6. Therefore, on December 17, 2009, the Court issued a memorandum opinion and order dismissing the amended complaint for failure to comply with the requirements of Rules 8, 18 and 20, and denying Plaintiff's second round of motions. See Docket Entry No. 18. Moreover, even though Plaintiff's amended complaint was virtually incomprehensible, the Court deciphered two claims in that complaint and dismissed these claims with prejudice, granting Plaintiff leave to amend as to the remainder of the claims. See id. In the process of addressing Plaintiff's claims, the Court reinterated to Plaintiff the pleading requirements of Rule 8, as explained by the Supreme Court in Ashcroft v. Iqbal, 129 S.Ct. 1937 (2009), and Bell Atl. Corp. v. Twombly, 550 U.S. 544 (2007), and by the Court of Appeals in Fowler v. UPMC Shadyside, 578 F.3d 203 (3d Cir. 2009), and Phillips v. County of Allegheny, 515 F.3d 224 (3d Cir. 2008). The Court's order concluded with an unambiguous directive - that Plaintiff's second amended complaint had to be a clear and concise document. See id. at 13.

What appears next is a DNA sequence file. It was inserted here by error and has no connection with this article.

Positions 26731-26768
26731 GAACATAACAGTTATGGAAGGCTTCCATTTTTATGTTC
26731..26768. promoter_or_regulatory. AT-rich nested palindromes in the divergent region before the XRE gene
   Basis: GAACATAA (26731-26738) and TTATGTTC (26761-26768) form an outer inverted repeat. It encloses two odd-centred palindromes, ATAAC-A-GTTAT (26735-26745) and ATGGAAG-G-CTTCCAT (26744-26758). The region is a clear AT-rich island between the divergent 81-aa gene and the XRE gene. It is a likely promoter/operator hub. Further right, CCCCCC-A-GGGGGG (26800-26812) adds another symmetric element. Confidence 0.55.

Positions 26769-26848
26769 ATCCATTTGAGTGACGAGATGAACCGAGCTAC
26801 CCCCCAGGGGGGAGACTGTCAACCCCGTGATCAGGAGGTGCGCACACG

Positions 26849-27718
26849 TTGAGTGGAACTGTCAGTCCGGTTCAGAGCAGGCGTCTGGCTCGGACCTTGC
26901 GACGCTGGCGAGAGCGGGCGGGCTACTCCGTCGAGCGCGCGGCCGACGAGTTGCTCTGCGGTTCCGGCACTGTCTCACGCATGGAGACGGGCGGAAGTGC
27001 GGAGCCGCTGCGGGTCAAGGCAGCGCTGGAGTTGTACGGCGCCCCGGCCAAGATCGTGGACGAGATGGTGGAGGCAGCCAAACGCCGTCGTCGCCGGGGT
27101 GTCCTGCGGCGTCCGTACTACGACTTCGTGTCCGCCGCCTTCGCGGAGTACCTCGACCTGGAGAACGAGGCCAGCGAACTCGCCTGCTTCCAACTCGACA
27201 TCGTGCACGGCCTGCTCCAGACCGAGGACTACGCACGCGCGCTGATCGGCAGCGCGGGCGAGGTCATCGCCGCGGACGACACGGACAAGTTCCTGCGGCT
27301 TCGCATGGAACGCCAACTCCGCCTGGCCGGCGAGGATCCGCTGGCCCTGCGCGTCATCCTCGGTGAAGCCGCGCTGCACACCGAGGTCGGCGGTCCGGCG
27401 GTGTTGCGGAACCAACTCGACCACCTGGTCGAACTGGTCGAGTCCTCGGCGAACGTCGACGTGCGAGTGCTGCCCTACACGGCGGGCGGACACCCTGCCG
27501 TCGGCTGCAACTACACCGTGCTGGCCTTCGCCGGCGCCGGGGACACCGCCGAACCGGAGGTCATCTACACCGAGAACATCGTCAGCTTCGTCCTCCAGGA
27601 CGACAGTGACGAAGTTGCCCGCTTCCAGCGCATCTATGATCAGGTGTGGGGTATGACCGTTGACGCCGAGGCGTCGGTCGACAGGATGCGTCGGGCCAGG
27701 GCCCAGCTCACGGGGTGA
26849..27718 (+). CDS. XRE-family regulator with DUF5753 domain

7. On January 5, 2010, Plaintiff filed his second amended complaint, a 56-page submission consisting of 203 paragraphs, accompanied by 39 pages of exhibits written up by Plaintiff between the lines and on the margins. See Docket Entry No. 20. The relevance of these exhibits to Plaintiff's claims was just as incomprehensible as the content of Plaintiff's second amended complaint, since these 203 paragraphs presented, effectively, a stream of consciousness laden with legal citations. See id.

8. Therefore, on February 23, 2010, this Court issued another memorandum opinion and order dismissing Plaintiff's second amended complaint. See Docket Entry No. 23. However, just as during its dismissal of Plaintiff's first amended complaint, the Court took a guess as to certain claims that the Court could decipher and explained to Plaintiff that these allegations did not state a cognizable claim. Specifically, the Court observed: